NASHVILLE - Two Southeast Tennessee lawmakers have helped stir up a hornet's nest in Capitol Hill's lobbying community, challenging a tradition in which trade and professional associations are given authority by statute to make recommendations to governors about who gets to serve on dozens of regulatory boards.
Senate Government Operations Committee Chairman Bo Watson, R-Chattanooga, Sen. Dewayne Bunch, R-Cleveland, and other Republicans in recent weeks have begun stripping out such language when deciding whether to recommend continuing the boards' and commissions' existence during regular "sunset" reviews.
Lobbyists and trade groups privately have been complaining for at least a week over the situation. On Wednesday the issue prompted a full-fledged debate among panel members.
Sen. Bunch questioned "why any special interest group should be listed in the Tennessee Code Annotated (state code) more or less giving them a leg up on other Tennessee citizens who may be qualified?"
"Let's remove all special interest groups' (recommendations)," the senator said.
Sen. Rusty Crowe, R-Johnson City, however, a potentially pivotal vote on the panel, downplayed Sen. Bunch's assertions, noting that a "patchwork" has grown up over the years. Some statutes say governors "shall" accept recommendations. Others say "may," he noted.
"I don't think it's anything sinister at all," Sen. Crowe said, noting that lawmakers may want to change all recommendations to "may."
But Sen. Brian Kelsey, R-Germantown, charged that statutes reflect choices made by Democratic legislative leaders who "picked favorites among their friends and gave advantages" to them.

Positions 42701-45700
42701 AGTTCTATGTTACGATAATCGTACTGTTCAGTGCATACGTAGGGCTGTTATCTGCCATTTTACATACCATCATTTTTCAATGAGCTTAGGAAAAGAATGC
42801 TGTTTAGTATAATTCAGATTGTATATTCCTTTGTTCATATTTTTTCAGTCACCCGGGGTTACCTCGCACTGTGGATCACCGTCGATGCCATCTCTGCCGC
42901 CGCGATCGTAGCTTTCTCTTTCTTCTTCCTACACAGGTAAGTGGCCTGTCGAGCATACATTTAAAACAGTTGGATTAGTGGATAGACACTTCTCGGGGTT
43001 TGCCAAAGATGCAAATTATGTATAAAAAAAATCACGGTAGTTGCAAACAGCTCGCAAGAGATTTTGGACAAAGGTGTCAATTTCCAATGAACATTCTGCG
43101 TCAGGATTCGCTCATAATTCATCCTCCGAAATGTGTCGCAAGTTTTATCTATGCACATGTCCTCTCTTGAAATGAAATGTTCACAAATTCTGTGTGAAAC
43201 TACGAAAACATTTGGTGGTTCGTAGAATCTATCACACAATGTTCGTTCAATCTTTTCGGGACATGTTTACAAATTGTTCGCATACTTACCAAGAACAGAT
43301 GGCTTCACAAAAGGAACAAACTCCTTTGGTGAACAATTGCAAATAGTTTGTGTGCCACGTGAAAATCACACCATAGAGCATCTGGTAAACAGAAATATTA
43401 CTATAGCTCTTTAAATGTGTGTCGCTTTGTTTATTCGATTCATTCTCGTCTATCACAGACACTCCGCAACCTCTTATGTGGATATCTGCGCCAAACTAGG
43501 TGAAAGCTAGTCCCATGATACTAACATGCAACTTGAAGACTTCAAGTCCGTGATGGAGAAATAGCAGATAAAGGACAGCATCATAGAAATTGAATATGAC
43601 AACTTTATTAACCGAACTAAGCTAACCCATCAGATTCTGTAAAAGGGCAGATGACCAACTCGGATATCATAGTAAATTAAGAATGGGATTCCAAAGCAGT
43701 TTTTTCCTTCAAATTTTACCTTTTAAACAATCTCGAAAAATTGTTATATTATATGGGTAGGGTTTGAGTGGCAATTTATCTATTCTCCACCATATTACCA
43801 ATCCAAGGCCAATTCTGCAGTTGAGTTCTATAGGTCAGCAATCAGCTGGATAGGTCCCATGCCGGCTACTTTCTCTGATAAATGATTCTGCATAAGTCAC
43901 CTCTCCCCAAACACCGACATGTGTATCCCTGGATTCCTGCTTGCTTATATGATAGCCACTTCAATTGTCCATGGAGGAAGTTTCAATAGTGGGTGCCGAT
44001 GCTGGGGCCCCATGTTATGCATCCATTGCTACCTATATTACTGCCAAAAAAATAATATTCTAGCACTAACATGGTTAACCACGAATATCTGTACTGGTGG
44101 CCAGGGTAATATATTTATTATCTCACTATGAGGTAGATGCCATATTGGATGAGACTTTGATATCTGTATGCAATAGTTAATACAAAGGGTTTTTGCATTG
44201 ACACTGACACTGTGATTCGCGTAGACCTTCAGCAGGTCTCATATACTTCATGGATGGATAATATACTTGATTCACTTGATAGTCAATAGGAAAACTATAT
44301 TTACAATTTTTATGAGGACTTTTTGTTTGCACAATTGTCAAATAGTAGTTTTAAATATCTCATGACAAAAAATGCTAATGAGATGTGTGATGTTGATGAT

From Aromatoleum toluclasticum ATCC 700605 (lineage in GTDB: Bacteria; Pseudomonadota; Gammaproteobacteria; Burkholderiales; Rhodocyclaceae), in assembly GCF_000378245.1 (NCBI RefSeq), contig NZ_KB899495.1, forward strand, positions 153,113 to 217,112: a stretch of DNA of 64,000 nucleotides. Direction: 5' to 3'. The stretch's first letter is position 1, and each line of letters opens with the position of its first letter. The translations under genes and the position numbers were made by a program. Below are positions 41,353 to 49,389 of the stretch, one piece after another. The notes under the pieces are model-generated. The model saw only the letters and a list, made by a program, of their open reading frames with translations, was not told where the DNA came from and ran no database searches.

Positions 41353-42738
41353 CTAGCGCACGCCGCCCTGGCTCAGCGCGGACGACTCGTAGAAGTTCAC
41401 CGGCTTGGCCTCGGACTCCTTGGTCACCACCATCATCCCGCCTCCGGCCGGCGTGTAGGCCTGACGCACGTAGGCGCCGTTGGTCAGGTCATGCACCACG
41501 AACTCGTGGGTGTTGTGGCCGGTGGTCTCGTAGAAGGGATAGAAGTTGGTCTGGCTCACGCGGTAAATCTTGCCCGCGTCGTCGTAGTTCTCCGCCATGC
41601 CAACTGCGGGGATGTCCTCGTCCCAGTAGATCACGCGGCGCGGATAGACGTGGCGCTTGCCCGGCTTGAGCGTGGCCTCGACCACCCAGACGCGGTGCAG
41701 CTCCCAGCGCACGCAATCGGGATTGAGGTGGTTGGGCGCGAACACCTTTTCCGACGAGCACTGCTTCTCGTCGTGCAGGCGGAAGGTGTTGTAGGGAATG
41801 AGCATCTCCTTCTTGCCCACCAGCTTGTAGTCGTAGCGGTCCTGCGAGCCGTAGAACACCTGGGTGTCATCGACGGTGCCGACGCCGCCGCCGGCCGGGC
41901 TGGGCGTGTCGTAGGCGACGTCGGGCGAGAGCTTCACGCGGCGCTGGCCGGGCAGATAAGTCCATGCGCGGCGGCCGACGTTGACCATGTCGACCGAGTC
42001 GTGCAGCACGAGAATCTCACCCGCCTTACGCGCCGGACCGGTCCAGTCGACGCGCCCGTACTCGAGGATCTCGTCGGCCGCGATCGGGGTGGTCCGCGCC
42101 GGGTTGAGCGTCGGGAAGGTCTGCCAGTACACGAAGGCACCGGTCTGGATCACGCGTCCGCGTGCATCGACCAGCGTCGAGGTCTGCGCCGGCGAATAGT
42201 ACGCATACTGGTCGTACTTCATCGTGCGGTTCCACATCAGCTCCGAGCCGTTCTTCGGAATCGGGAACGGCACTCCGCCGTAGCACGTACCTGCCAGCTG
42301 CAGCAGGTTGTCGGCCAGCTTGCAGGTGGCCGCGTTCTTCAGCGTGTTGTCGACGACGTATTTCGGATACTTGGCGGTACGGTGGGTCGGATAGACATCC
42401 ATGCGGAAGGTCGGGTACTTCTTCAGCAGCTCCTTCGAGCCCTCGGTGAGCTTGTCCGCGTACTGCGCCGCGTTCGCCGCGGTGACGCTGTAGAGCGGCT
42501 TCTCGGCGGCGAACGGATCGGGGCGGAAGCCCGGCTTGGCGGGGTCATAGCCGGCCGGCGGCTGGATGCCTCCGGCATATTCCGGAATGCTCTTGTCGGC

David Connor with the Tennessee Association of County Commissioners told the committee that groups such as the association can identify local people with expertise to governors looking at appointing county officials to boards.
"We can be there and provide some input," he said, later noting, "there's some concerns we have about losing any input on that process."
Government Operations Committee members will resume their debate next week on what role trade and professional associations should have when recommending appointments to state regulatory boards.
Sen. Watson said the discussion is "very healthy. And it gets to the root of concerns of what many members have expressed concerns about in the process this committee is responsible for."
After the meeting, Mark Greene, who lobbies for the Tennessee Lobbyist Association, said groups provide an important "vetting process" by making recommendations to governors on who is qualified, respected among their peers and has the time needed to do a good job on a regulatory board.
Moreover, Mr. Greene said, "we think it provides an important check and balance, because before we assume that more inclusion in appointments is good government, let's look at the other side of that which would be unfair (political) patronage. Not all governors have made great appointments."